Knicks prez Phil Jackson says he won't abandon his system

The Mighty Ringmaster has spoken and has dubbed his precious triangle above criticism.

Phil Jackson ambled to the podium Thursday and assumed his familiar defensive stance on the three-sided system, with some added shots directed at the media.

If there was any hope from frustrated Knicks fans that an abundance of defeats would alter Jackson’s inflexibility, the team president crushed that very quickly.

“That’s what I was brought here for to do – build a system. That’s all part in package of what we’re doing.”

Jackson then played his favorite card when asked about the growing pool of triangle critics.

STEP INTO PHIL’S GM SHOES: PLAY KNICKS KEEP ‘EM/DUMP ‘EM!

“There are critics? Who are these people? Why would people even say that? Do they have 11 championships to show you when they talk about that?” he said. “They got a lot of excuses. That’s the way it is. That discussion doesn’t have to go on.”

Not surprisingly then is Jackson’s criteria for the next Knicks coach: a requirement of a personal relationship and connection to himself. The Jackson tree, and more specifically the coaches who exclusively ran the triangle, is filled with underwhelming records.

“Only people I probably know will be in the interview process. I will reach out to make connections to some people. But I’ve been in this position, in the NBA over 50 years, and I’ve seen a lot of situations where coaches end up coming in without simpatico with the general manager and those things don’t work well,” he said. “So someone who has compatibility with what I do as a leader would have to be in sync with what we do.

“A lot of your speculations that people have thrown out really have very little bearing on what we do. If you want to save either paper space or speculation, limit your speculations, that’ll help out a lot.”

That certainly leaves out Tom Thibodeau, Jeff Van Gundy, Mark Jackson and Patrick Ewing. It also certainly includes interim coach Kurt Rambis, who currently is Jackson’s lone candidate. Other coaches with the requisite Zen Master familiarity include Brian Shaw and Golden State assistant Luke Walton. David Blatt has been reported as a potential candidate, although he doesn’t have a relationship with Jackson.

“(Rambis) is the only one I’ve said I’ve interviewed right now. I’ve resisted taking calls or making calls until the season is over and I have these exit meetings,” Jackson said, adding there’s no timetable to conducting the coaching search. “But Kurt knows he will be interviewed for the job.”

Jackson called this season’s 32-50 campaign a disappointment, bizarrely stating that the players liked each other too much and “maybe a little tension might be better to help them win games.” His plan for free agency and improving the team was a little vague, with an acknowledgement that the Knicks are limited in their resources.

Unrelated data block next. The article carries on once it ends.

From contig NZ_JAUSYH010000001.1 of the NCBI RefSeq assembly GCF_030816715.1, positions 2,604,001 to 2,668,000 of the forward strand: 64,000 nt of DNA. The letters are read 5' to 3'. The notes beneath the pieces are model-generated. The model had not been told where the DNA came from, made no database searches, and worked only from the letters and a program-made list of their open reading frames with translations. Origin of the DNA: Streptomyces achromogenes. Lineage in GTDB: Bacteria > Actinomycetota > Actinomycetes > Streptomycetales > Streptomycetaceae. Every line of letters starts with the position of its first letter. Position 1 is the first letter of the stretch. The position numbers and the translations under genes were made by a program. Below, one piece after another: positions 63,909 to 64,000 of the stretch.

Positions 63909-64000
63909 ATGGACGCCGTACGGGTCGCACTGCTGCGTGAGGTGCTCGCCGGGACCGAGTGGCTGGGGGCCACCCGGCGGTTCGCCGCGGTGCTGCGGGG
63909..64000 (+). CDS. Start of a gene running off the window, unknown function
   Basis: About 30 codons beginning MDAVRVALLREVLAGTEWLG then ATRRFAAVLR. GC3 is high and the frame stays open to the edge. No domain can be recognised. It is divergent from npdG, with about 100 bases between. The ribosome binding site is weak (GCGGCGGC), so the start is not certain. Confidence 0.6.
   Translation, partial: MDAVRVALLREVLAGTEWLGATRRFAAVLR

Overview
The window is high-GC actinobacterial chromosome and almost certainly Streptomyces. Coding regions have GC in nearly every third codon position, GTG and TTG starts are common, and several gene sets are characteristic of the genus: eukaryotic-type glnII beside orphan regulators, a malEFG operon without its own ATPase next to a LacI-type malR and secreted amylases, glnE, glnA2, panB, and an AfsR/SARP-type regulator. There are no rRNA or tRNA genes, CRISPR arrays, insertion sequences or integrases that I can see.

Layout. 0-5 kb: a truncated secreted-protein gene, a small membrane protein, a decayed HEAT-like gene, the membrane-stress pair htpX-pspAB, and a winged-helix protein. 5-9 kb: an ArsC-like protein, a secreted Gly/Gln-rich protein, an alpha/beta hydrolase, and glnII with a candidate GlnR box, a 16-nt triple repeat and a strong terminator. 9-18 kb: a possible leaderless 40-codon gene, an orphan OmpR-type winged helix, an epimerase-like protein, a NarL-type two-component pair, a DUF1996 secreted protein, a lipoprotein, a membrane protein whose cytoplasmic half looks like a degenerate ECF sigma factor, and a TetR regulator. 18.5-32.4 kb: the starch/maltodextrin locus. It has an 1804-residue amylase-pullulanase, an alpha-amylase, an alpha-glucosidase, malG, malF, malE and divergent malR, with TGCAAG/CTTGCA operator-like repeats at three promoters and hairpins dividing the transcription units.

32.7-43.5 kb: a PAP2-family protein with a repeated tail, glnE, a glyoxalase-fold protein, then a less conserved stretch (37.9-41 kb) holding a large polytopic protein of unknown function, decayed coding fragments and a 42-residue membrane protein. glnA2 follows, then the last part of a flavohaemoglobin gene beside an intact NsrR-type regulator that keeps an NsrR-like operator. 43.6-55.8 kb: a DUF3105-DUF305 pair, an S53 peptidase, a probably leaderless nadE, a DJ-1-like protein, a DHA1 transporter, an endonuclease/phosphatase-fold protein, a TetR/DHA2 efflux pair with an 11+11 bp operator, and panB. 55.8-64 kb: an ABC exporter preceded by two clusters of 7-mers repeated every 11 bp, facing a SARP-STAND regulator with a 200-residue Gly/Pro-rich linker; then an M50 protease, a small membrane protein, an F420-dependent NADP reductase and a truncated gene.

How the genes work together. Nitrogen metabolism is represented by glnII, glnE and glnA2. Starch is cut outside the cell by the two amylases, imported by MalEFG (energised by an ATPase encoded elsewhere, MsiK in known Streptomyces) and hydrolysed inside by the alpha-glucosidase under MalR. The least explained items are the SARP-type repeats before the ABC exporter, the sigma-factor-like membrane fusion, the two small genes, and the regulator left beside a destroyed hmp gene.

He teasingly called the negative media a hindrance.

“You guys are making it really hard on us to get free agents. You don’t have to do that. You can make this a good place to come to,” Jackson said. “It’s a nice place. The press is good. They’re positive about the team. They improved 15 games this year. That can help us out. You guys can do a job too, make it better on yourselves next year, too.”

Whatever was/is the problem, in the eyes of Jackson it’s not the system. He revealed that Derek Fisher insisted during last year’s free agency that the Knicks avoid the triangle when talking to players.

Then after Jackson fired Fisher, the president claimed the Knicks had “an immersion in the triangle” under Rambis. They also lost 19 of 28 games.

“When Kurt started coaching the team they started executing it with more structure. We saw some progress. But we have to make the next step,” Jackson said before making a Cold War metaphor about free agency.

“We have a limited amount of resources that we can deal with. If you’re in an arms race and you go out and get a hydrogen bomb and it may not be enough and you got to go plutonium. It’s great if you get in an arms race. We’re not in an arms race. We’re in a skills race. So that’s what we’re working toward: getting players skilled enough to perform in this game. Unfortunately we can’t go out and the Lakers and some other team may have $ 60 million to chase with. That’s not where we’re at. We’re about getting quality skill players.”

The Knicks can have over $ 30 million in cap space, but most of the teams in the NBA will have more for an underwhelming class. So there’s no quick route to contention. Just a triangle. 

Basketball Rss Article only

About the author